• Rely on baking soda and vinegar as cleaning products. These kitchen staples are the workhorses of many cleaning projects. A mix of baking soda and vinegar can dislodge a clogged drain and be added to a wash to freshen towels and linens. A paste of baking soda can often scour tough stains, like marker, while vinegar has been known to neutralize pet odors from accidents.

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A16 • Friday, October 11, 2013 • Burnaby NOW

FOR THE BIRDS Fly away:

Burnaby Arts Council artist in residence Olive Leung displays her bird, created from recycled material, at the Deer Lake Gallery on Sept. 29, as part of the Worldwide Bird Art Installation for Culture Days.

www.burnabynow.com

For more photos, scan with

Larry Wright/burnaby now

Keeping hedge pots green GREEN SCENE Anne Marrison

Question: I recently moved into a top-floor Vancouver condo with a lovely terrace, which faces west and south making it extremely hot. I shall have a planter of about 10’ (3m) long and 24-inches deep (60cm). What type of budget-priced hedging would be suitable? I need something evergreen, heat-tolerant, dense growth but not in constant need of pruning

and maximum height 3-4’ (11.2m). Scent/flowers would be a miracle addition. – Eva, by email Answer: It would be useful to check with your neighbours who have similar south-west exposures and find out what winters are like in your location. Do their planters ever freeze? Are there high winds from the west? Is your building very close to the coast? There are some evergreen, flowering, fragrant shrubs (like ceanothus) which would surely tempt you, but it needs a warm, sheltered spot. The sides of containers are very vulnerable to freezing and containerized plants need to

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Normally it’s about 12” (30cm) tall, but there are taller forms. Another which you might like so much that you decide to plunge for a 12” hedge is Daphne cneorum. This is pronounced ‘neeorum’ and its common name is the Garland Flower. It produces hugely fragrant pink flowers, has small evergreen leaves, spreads to 3-4’ feet across and is prairie-hardy (zone 2). It’s likely to end up overflowing the sides of the planter. This is so popular, it’s usually the most inexpensive of the daphnes. I hope this has given you a few ideas, Eva. The box and juniper are the most fuss-free.

of the

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be one zone hardier than ones planted in the open garden. Box (Buxus microphylla) usually grows 3-4’ tall, is dense and needs little pruning It likes sun, but needs watering in dry spells. There are many varieties of box but B. microphylla is one of the hardiest. Junipers should also do well in your situation. Most are very hardy and drought-resistant. Some are dwarf. Some other evergreen shrubs don’t meet all of your criteria, but are so nice you might be tempted. Cotoneaster dammeri is evergreen, dense and has white flowers in spring followed by red berries.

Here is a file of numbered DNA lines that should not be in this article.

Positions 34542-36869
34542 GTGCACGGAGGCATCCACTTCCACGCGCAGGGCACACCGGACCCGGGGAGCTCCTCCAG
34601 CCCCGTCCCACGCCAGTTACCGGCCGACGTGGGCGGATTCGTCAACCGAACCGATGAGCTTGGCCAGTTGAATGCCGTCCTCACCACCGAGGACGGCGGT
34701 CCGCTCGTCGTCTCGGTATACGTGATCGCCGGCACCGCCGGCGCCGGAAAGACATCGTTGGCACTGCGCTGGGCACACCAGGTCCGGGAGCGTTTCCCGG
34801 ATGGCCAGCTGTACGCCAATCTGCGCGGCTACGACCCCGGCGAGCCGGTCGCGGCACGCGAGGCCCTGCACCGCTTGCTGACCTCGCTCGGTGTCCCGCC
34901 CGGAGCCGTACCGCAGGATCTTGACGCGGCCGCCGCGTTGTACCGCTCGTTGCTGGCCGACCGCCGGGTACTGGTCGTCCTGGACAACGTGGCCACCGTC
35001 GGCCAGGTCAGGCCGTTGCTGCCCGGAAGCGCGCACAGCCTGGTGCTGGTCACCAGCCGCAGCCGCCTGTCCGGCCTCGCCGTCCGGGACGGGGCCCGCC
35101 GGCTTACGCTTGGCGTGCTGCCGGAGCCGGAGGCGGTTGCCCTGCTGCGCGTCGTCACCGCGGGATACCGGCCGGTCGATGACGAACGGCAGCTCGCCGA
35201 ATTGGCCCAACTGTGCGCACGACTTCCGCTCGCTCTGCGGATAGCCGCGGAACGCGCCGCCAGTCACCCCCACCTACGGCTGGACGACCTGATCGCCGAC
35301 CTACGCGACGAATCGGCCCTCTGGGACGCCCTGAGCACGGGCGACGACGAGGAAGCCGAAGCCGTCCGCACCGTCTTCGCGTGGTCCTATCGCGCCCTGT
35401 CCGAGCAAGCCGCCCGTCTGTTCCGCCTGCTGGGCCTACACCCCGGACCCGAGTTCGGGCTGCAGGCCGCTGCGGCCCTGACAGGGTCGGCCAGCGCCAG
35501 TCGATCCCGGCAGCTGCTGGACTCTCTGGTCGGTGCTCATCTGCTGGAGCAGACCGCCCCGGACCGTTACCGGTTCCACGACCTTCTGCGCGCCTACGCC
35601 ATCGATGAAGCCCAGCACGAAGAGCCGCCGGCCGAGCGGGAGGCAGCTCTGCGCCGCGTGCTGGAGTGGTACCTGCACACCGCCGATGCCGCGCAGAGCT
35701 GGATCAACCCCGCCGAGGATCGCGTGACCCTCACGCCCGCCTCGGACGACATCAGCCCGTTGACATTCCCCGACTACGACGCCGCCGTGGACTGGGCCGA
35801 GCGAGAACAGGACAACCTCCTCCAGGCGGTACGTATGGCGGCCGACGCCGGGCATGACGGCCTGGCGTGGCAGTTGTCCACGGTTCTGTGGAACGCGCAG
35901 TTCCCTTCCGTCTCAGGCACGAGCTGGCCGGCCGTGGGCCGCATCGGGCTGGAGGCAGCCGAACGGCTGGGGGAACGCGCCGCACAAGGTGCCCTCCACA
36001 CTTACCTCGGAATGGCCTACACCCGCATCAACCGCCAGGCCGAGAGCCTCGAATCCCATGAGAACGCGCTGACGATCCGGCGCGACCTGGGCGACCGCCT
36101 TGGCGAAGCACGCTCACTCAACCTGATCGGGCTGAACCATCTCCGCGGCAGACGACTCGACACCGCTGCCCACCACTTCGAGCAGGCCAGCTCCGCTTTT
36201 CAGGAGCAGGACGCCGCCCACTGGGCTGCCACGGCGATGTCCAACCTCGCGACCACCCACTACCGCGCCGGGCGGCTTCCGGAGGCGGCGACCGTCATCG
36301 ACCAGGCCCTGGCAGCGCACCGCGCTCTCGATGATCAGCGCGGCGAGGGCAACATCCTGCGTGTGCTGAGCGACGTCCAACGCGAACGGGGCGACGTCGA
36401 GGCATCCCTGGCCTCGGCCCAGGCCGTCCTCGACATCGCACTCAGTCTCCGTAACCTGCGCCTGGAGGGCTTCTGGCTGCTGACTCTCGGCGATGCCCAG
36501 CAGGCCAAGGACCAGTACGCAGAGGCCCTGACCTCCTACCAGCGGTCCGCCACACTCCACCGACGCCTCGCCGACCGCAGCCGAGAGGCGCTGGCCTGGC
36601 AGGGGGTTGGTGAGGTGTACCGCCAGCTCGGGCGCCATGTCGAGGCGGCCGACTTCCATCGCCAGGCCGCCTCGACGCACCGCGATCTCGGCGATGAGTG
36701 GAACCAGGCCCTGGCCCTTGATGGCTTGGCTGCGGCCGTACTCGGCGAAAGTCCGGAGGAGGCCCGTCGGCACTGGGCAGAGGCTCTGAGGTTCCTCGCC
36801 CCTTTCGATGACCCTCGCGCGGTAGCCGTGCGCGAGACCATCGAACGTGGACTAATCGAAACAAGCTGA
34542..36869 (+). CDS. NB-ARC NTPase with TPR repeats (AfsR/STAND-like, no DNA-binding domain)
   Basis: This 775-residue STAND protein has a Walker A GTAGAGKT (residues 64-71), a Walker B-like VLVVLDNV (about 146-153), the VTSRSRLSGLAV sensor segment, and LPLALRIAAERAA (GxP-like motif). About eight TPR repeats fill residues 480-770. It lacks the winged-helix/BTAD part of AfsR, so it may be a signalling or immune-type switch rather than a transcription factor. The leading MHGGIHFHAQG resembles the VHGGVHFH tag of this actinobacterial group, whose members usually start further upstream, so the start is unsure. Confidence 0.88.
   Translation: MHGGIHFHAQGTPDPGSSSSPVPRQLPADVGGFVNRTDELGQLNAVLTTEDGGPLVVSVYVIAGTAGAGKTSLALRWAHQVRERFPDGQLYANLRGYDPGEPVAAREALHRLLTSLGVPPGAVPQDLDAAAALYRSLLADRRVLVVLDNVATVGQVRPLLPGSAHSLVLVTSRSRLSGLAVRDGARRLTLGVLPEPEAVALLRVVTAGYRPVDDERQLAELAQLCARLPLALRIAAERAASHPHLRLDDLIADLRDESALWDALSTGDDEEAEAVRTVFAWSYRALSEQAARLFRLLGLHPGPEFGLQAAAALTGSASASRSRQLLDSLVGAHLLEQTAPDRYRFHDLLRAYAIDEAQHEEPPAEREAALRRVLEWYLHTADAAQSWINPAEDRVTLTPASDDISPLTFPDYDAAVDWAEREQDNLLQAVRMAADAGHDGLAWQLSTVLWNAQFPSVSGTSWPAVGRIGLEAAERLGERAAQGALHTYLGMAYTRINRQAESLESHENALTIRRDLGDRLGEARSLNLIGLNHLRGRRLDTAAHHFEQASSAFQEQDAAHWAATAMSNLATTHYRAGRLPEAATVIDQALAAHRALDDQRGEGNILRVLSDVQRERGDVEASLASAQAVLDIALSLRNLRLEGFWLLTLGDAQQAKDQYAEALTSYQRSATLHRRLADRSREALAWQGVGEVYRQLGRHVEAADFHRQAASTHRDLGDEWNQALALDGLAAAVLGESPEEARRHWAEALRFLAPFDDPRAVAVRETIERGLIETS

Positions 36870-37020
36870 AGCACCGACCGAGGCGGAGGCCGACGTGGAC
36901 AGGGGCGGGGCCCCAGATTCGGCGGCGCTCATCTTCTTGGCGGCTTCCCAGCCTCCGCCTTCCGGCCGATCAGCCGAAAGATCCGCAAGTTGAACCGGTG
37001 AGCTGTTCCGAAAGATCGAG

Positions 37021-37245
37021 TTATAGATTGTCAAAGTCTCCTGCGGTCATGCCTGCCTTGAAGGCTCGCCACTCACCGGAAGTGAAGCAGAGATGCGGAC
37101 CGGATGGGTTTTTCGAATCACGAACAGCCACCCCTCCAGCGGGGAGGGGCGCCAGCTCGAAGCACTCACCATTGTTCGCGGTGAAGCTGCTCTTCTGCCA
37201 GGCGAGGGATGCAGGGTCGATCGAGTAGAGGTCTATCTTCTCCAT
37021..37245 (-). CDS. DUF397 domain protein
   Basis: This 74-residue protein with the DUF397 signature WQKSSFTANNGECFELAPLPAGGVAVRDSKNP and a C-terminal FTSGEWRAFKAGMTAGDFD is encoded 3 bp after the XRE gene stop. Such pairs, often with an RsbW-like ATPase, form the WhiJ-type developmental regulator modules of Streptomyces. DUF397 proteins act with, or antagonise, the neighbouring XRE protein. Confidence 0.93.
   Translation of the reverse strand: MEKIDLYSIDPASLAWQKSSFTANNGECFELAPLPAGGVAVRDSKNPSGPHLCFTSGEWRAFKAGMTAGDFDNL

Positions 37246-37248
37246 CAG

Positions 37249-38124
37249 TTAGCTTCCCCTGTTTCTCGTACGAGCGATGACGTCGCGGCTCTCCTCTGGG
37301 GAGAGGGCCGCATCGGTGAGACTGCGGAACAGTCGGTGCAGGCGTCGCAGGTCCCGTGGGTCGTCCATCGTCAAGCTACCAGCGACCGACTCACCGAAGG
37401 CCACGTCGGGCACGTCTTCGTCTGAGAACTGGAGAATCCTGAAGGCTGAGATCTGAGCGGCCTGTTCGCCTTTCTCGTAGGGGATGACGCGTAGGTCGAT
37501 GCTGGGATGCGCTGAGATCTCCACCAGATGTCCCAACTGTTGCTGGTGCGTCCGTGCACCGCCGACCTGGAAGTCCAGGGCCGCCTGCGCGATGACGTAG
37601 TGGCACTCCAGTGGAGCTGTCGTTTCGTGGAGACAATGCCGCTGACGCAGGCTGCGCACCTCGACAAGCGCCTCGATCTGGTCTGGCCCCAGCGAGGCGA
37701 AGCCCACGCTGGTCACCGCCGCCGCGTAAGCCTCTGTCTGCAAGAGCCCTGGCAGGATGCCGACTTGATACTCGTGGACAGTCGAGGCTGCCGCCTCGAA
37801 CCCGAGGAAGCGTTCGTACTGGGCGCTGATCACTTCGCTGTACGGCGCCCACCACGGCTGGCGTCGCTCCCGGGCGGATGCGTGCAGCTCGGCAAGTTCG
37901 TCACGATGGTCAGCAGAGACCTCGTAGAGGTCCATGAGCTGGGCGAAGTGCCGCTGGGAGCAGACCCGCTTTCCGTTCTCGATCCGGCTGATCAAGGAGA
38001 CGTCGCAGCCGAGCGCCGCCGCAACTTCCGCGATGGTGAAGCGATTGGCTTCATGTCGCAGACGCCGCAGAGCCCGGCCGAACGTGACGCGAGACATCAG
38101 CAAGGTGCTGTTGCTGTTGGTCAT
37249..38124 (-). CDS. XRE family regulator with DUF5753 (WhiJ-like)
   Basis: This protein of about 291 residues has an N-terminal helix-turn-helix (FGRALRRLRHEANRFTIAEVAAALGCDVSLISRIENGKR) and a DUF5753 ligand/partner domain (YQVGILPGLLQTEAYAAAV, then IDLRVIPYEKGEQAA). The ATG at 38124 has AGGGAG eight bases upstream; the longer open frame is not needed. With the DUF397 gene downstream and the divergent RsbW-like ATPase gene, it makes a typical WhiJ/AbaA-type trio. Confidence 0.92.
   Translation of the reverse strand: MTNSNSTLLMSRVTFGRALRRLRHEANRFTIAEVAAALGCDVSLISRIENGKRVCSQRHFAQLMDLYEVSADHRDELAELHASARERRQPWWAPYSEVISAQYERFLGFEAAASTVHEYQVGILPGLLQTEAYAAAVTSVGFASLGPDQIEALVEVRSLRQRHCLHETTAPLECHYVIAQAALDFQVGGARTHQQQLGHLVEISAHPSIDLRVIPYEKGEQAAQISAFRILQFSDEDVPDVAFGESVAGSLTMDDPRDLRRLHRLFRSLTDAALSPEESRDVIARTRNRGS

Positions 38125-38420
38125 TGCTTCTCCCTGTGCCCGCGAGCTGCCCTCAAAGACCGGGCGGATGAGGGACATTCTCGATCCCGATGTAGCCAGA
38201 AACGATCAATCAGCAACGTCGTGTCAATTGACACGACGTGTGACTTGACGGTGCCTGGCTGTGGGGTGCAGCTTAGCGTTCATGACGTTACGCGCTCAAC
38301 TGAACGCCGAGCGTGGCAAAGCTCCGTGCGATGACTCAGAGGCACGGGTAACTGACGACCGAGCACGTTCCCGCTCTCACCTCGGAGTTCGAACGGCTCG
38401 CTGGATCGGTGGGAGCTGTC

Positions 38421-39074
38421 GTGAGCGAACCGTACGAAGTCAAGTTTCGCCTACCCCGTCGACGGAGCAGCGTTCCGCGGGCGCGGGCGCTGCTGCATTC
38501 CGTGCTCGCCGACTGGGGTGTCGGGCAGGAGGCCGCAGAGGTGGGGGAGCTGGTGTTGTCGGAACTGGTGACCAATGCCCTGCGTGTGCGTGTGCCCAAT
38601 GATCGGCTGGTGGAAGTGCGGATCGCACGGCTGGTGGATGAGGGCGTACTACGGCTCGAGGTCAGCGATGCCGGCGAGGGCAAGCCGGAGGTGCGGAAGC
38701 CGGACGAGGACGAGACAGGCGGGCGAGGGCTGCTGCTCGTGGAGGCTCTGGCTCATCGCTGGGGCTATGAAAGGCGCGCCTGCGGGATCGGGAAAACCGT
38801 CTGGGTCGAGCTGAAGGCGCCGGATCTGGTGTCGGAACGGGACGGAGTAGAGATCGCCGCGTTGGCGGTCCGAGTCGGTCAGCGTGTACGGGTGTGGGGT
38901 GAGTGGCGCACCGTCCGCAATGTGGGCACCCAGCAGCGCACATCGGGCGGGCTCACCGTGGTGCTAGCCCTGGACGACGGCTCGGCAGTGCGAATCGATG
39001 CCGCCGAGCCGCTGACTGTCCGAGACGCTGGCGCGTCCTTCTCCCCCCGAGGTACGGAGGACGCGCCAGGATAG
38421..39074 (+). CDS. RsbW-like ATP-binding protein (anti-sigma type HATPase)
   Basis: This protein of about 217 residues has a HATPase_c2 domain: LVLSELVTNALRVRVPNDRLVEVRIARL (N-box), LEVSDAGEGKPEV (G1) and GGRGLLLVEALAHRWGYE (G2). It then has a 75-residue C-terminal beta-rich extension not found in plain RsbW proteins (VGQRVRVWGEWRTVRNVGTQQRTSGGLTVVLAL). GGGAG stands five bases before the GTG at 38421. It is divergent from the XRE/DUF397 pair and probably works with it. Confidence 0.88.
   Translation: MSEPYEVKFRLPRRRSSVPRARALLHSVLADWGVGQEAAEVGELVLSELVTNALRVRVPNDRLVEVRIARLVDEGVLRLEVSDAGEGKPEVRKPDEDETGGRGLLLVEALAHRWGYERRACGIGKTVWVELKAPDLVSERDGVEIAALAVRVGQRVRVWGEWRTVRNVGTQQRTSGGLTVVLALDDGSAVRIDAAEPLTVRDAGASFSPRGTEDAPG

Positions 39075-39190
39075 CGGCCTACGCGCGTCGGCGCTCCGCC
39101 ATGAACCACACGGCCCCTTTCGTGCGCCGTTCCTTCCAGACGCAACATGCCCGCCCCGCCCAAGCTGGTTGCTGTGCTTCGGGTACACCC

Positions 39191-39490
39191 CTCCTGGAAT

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Burnaby NOW • Friday, October 11, 2013 • A19

Have a thank-filled weekend in Burnaby

T

hanksgiving is val and the most importa’comin’, and while ant festival in Bengal, the many of us will be release adds. The celebradevouring delicious dintion is open to all people ners with loved ones this of all faiths. It is a five-day weekend, there are plenty non-stop festival, which of other things to do in the began yesterday and city – including a Hindu runs until Monday, at the autumn festiHindu temple at val, high school 3885 Albert St. reunions and a For more inforThanksgiving mation, go to skate. We’re conwww.utsab.ca. Get reunited tinuing with our – that is, if popular feature you attended – our staff’s Top 5 Burnaby North (Or More) Things Secondary To Do This School in 1963 or Weekend. Here’s Burnaby South our Top 5 list for (or more) Oct. 11 to 13. Things to do Secondary School Get laughing this weekend in 1973. Both classes are holdwith Boeinging reunions this Boeing, the classic Saturday. The Burnaby farce about a swinging North reunion is at the bachelor and his slightly Executive Plaza Hotel, turbulent life, which is 405 North Rd., Coquitlam. coming to the Shadbolt For more information, call Centre stage as part of the 604-802-8772. The Burnaby Arts Club on Tour series. South reunion is in the Boeing-Boeing is on stage Fraser room at Sheraton at the Shadbolt tonight Vancouver Guildford at 8 p.m. Tickets for the Hotel. For more informaBurnaby show are $42, tion and to register, go to or $38 for seniors and http://burnabysouth students. Tickets are availreunion2013.webs.com or able online through www. email reunion2013@shaw. shadboltcentre.com or by ca. calling the box office at Get on the ice at the 604-205-3000. For more on Thanksgiving all-ages the production, see www. loonie skate on Monday artsclub.com. from noon until 3:30 p.m. Get celebrating the annual Hindu autumn The skate takes place at the Kensington Recreation festival, Durga Puja with Complex, at 6159 Curtis St. UTSAB – A Cultural This public skate is free for Heritage of Bengal. The children three years and festival welcomes the eteryounger. The ratio of chilnal mother of strength, dren to adults must not be power and wisdom, greater than 3 to 1. Skates according to a press and helmets are included release from the organization. This annual Hindu in the admission fee. Skating bars are not availfestival is celebrated all able during loonie skates. over the world in honour of the Hindu goddess For more information, call Durga. The worship of Ma 604-297-4535. Get walking in one of Durga in autumn is the Burnaby’s many parks year’s largest Hindu festi-